The pianos, currently stored at the Public Works Department on West Fifth Street and at Studio Slant, “won’t be outside in bad weather,” he said.

“We need to figure out where to store them when they’re not outside,” Price said. “Several organizations have asked to store them. They have big rollers on them to make them easier to move. They could be set in lobbies of buildings for people to play while they’re waiting.”

“We’re supposed to get one,” Kathy Olson, executive director of the Owensboro Museum of Science and History, said last week. “We have a lot of programs for children that we can use it for. We would use it indoors and out. People visiting the museum could sit down and play while they’re here. We could use it year-round.”

“I think it’s fantastic,” said Joe Berry, project manager for downtown development. “We have such a vibrant and diverse arts community. This allows an opportunity for people to gather and enjoy a public amenity, and it associates the arts even more closely with downtown.”

Keith Lawrence, 691-7301, klawrence@messenger-inquirer.com

Thursday, October 13, 2011

County aims for 'certified work-ready' status

By Joy Campbell, Messenger-Inquirer
Published: Thursday, October 6, 2011 12:22 AM CDT

Helen Mountjoy and Daviess County Judge-Executive Al Mattingly, who are leading Daviess County’s charge to become a Work Ready Certified Community, asked the Greater Owensboro Education Alliance to help boost the community’s percentage of associate’s degree holders and to identify or create programs that show students are receiving education on the soft skills employers require such as punctuality and attendance.

The community already meets some of the criteria -- graduation rates, National Career Readiness Certificates and community commitment for work readiness, Mountjoy said. Daviess County also will score well on two “bonus questions” involving comparison of GED goals to attainment and education credentials already held in the community, she said.

“If the community can get this certification, we will have a leg up on recruitment and expansion of businesses,” she said. “If we can demonstrate these, then we deserve this special recognition, this certification. We expect only a handful of communities will qualify.”

The two leaders enlisted the education alliance’s help at the group’s 7:30 a.m. meeting Wednesday at the GRADD office.

Mattingly and the Rev. Larry Hostetter, Brescia University’s president, are co-chairmen of the education alliance, which is a group comprised of educators at elementary, secondary and college levels and representatives from business and industry, government and economic development.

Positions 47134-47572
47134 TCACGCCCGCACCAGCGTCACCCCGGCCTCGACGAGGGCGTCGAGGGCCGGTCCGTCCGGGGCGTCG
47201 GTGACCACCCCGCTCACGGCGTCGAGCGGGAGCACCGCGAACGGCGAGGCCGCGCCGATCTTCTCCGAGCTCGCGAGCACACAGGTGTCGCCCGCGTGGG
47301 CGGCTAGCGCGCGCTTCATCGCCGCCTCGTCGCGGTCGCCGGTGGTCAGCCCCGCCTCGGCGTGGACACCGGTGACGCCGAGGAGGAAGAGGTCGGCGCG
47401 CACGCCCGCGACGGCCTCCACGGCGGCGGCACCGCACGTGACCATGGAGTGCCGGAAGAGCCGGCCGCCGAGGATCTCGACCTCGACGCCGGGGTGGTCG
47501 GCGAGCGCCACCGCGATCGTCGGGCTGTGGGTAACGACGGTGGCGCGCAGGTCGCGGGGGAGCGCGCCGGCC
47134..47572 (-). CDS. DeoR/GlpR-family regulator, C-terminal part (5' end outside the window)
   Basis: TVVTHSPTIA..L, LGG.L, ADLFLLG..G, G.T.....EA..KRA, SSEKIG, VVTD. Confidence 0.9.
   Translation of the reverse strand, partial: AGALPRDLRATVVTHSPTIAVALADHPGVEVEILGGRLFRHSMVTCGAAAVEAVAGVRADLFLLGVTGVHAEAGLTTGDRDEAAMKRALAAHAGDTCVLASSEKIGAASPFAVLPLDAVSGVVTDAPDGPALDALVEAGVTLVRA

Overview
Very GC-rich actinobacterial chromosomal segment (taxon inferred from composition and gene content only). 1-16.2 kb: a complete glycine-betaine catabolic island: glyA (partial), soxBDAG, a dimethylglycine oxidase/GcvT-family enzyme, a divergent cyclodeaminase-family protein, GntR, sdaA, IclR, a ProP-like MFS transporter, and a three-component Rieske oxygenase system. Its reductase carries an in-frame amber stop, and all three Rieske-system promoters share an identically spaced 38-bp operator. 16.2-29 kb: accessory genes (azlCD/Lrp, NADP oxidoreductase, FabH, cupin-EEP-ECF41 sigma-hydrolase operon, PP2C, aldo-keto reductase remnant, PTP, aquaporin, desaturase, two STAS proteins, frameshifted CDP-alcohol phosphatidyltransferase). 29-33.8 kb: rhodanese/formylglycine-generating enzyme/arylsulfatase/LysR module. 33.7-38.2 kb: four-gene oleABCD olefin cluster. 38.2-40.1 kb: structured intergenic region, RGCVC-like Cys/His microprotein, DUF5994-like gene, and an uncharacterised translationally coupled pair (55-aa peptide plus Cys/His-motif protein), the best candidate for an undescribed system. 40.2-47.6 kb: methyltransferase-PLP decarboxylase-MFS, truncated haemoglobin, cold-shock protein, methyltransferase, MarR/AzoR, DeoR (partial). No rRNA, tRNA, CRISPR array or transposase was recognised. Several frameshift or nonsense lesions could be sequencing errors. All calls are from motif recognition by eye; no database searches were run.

The education alliance works on initiatives that will ensure students are ready to move to the next level of study or training or in the work place.

Mountjoy is the former secretary of the Kentucky Education and Workforce Development Cabinet.

Mattingly said the alliance works to add value to the workforce, which adds value to the community. That mission makes it a good fit to work on this initiative.

“It’s extremely important to bring together education, labor, business,” he said. “How do you make life better for people and allow them to take advantage of things that are out in the world? I encourage you to go at your work with full force.”

Mountjoy said she asked to get this group together so that members could take advantage of the opportunity to go after this state certification.

In 1950, 33 percent of all jobs were manufacturing, and in 2003, that number had decreased to 10.7 percent.

“The jobs that are left in manufacturing are more complex and require greatly different skills,” she said. The days when young people, either with or without a high school education, were guaranteed a job on either the family farm or in a manufacturing plant are gone, she said.

Today, the new basic skills are literacy, numeracy and technology, and employers assume their workers will have these, Mountjoy said. Employers also expect workers to be able to reason, communicate, collaborate, access information, think critically and be self-directed, as well as be able to work on a team and show responsibility.

And the same skills that are necessary in the workplace are necessary for college success, she said.

Counties may earn either a “work ready certification” or a “work ready certification in progress” status.

Daviess County must show that at least 25 percent of its population has two-year degrees and have a plan to increase that to 32 percent in three years, which is the Kentucky average. The number of associate’s degrees must be at 39 percent, the national average, in five years.